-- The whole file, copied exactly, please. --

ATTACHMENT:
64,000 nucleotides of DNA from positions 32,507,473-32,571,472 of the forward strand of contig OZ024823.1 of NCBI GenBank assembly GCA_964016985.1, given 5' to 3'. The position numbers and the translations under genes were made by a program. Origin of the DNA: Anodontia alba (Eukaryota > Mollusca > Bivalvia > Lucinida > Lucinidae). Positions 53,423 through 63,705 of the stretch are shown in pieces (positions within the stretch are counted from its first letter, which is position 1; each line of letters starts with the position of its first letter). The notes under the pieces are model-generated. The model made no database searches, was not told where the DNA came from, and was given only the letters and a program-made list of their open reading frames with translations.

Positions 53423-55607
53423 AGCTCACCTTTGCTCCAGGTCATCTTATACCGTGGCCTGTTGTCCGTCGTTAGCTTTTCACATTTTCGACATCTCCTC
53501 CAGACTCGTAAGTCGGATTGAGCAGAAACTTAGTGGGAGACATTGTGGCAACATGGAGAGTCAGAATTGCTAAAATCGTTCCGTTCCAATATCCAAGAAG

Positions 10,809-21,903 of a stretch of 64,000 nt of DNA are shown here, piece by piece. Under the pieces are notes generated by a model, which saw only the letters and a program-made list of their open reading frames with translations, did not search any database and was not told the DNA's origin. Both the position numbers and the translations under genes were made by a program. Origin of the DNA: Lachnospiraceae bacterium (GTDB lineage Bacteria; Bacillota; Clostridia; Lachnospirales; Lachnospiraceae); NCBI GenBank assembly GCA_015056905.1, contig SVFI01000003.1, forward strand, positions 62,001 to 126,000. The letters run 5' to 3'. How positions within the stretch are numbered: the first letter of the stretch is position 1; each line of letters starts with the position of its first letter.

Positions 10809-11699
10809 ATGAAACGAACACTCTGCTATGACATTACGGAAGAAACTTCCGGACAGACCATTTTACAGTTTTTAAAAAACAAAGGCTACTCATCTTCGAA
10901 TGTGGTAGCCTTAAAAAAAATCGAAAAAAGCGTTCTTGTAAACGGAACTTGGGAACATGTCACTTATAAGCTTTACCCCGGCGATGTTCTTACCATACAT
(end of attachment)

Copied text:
64,000 nucleotides of DNA from positions 32,507,473-32,571,472 of the forward strand of contig OZ024823.1 of NCBI GenBank assembly GCA_964016985.1, given 5' to 3'. The position numbers and the translations under genes were made by a program. Origin of the DNA: Anodontia alba (Eukaryota > Mollusca > Bivalvia > Lucinida > Lucinidae). Positions 53,423 through 63,705 of the stretch are shown in pieces (positions within the stretch are counted from its first letter, which is position 1; each line of letters starts with the position of its first letter). The notes under the pieces are model-generated. The model made no database searches, was not told where the DNA came from, and was given only the letters and a program-made list of their open reading frames with translations.

Positions 53423-55607
53423 AGCTCACCTTTGCTCCAGGTCATCTTATACCGTGGCCTGTTGTCCGTCGTTAGCTTTTCACATTTTCGACATCTCCTC
53501 CAGACTCGTAAGTCGGATTGAGCAGAAACTTAGTGGGAGACATTGTGGCAACATGGAGAGTCAGAATTGCTAAAATCGTTCCGTTCCAATATCCAAGAAG

Positions 10,809-21,903 of a stretch of 64,000 nt of DNA are shown here, piece by piece. Under the pieces are notes generated by a model, which saw only the letters and a program-made list of their open reading frames with translations, did not search any database and was not told the DNA's origin. Both the position numbers and the translations under genes were made by a program. Origin of the DNA: Lachnospiraceae bacterium (GTDB lineage Bacteria; Bacillota; Clostridia; Lachnospirales; Lachnospiraceae); NCBI GenBank assembly GCA_015056905.1, contig SVFI01000003.1, forward strand, positions 62,001 to 126,000. The letters run 5' to 3'. How positions within the stretch are numbered: the first letter of the stretch is position 1; each line of letters starts with the position of its first letter.

Positions 10809-11699
10809 ATGAAACGAACACTCTGCTATGACATTACGGAAGAAACTTCCGGACAGACCATTTTACAGTTTTTAAAAAACAAAGGCTACTCATCTTCGAA
10901 TGTGGTAGCCTTAAAAAAAATCGAAAAAAGCGTTCTTGTAAACGGAACTTGGGAACATGTCACTTATAAGCTTTACCCCGGCGATGTTCTTACCATACAT